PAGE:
It was almost as though Hamid Karzai had never left home.

The Afghan prime minister stood Sunday night before thousands of Afghan-Americans, alternating between his country's two main languages, Pashtu and Dari, rarely displaying his mastery of English.

During his 75-minute appearance, including 30 minutes of answering questions, Karzai never mentioned the U.S. role in making possible his improbable rise to power five weeks ago, ending more than five years of Taliban rule.

Karzai planned to meet Monday with President Bush for a review of Afghanistan's security and reconstruction programs. He also will be a guest of honor when Bush delivers his State of the Union address Tuesday night.

The scene Sunday night was a basketball gymnasium at Georgetown University. Above him as he spoke were an American flag and a Christian cross, symbolic of Georgetown's Roman Catholic affiliation.

His audience reflected the hope that the changed circumstances have given their homeland, frequently interrupting Karzai's words with applause and laughter.

"From difficult times, we will live in positive times, productive times," Karzai said.

Near the end of his appearance, Karzai said in response to a question that he could favor the punishment, prescribed under Islamic law, of cutting the hands off thieves.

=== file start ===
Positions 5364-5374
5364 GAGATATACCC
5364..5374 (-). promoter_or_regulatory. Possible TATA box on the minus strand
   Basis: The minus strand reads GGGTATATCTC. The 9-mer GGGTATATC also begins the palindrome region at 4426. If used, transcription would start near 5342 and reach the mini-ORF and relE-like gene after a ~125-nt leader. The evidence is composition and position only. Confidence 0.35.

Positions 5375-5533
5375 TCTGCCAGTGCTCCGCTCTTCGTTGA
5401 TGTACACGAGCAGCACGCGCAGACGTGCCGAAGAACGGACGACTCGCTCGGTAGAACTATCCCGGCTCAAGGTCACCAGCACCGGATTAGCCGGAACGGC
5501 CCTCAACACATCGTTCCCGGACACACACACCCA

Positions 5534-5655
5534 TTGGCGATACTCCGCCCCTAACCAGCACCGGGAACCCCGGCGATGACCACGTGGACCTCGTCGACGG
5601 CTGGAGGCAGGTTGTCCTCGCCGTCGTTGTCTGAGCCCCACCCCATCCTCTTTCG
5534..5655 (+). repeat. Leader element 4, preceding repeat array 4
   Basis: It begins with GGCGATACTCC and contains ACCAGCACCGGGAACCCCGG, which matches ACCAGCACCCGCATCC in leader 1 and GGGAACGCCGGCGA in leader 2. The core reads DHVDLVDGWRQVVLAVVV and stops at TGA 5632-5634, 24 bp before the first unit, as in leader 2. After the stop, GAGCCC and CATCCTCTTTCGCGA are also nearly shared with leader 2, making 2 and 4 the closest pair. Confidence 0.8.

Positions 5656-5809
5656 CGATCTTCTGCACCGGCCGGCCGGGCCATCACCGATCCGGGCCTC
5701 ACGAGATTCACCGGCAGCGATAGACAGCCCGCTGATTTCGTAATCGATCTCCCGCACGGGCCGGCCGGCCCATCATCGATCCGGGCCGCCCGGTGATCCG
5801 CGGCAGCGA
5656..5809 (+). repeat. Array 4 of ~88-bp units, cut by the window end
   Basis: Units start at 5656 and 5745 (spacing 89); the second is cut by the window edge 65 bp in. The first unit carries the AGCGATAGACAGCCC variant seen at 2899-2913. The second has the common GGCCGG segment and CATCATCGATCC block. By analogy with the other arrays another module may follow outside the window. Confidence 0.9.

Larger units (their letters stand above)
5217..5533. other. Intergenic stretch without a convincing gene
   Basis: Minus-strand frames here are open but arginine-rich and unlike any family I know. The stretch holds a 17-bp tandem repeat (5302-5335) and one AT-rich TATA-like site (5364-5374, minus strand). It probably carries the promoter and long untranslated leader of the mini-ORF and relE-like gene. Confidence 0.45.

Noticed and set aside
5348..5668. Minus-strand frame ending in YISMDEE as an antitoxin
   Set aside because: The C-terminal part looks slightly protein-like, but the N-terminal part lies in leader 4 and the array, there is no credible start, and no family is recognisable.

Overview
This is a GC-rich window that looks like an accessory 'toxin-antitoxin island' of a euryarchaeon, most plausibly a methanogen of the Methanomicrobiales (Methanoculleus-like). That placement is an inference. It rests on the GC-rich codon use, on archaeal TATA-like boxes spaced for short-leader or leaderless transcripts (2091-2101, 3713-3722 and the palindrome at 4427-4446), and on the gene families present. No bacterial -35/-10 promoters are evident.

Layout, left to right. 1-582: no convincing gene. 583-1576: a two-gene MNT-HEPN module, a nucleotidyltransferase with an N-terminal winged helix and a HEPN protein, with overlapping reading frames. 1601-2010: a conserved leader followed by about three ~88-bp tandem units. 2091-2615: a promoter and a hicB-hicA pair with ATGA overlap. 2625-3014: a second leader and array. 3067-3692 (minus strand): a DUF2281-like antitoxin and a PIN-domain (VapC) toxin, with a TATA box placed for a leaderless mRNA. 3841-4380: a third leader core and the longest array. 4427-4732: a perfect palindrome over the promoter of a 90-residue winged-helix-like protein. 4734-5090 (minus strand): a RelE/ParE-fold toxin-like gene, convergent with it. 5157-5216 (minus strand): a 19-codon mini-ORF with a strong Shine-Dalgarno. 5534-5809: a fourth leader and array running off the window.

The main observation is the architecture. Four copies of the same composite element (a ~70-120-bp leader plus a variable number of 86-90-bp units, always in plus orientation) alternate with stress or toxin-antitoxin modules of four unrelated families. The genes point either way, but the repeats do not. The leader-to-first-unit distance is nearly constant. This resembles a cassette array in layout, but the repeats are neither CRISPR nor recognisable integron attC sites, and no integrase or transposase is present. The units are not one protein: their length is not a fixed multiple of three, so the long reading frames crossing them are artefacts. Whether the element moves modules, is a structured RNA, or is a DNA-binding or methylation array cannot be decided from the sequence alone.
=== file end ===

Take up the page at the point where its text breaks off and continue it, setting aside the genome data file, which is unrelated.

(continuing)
He acknowledged that he is not an expert on the issue and that the law is subject to differing interpretations. He added he would favor such punishment only when Afghanistan ceases to be a poverty-stricken country.

Karzai also called on audience members to return to Afghanistan so they can lend their skills to the task of national reconstruction.

"Without your cooperation, we're not going to make it," he said.

And in a message to youthful Afghan-Americans that drew laughter, he said: "You are the future of our country. Study hard, work hard, make money and bring it to Afghanistan."

Almost exactly a week earlier, Karzai had spoken to a gathering in Japan, appealing to donor countries at an Afghan reconstruction conference to be generous. They pledged $1.8 billion the first year and $4.5 billion over five years.

In the aftermath of that conference, he said, "our responsibility is starting. We have to say to these people [donors] that we are going to deliver."

Earlier, Karzai attended a prayer service at a mosque in northern Virginia. There were hundreds of Afghan-Americans present, no less enthusiastic about their country's changed political outlook than were his listeners at Georgetown hours later.

Seated on a gold and green carpet, the gathering listened intently as Karzai spelled out his message in Afghanistan's two languages.

Before Karzai spoke, the assemblage prayed to Allah for the success of the democratic process on which their homeland is now embarked.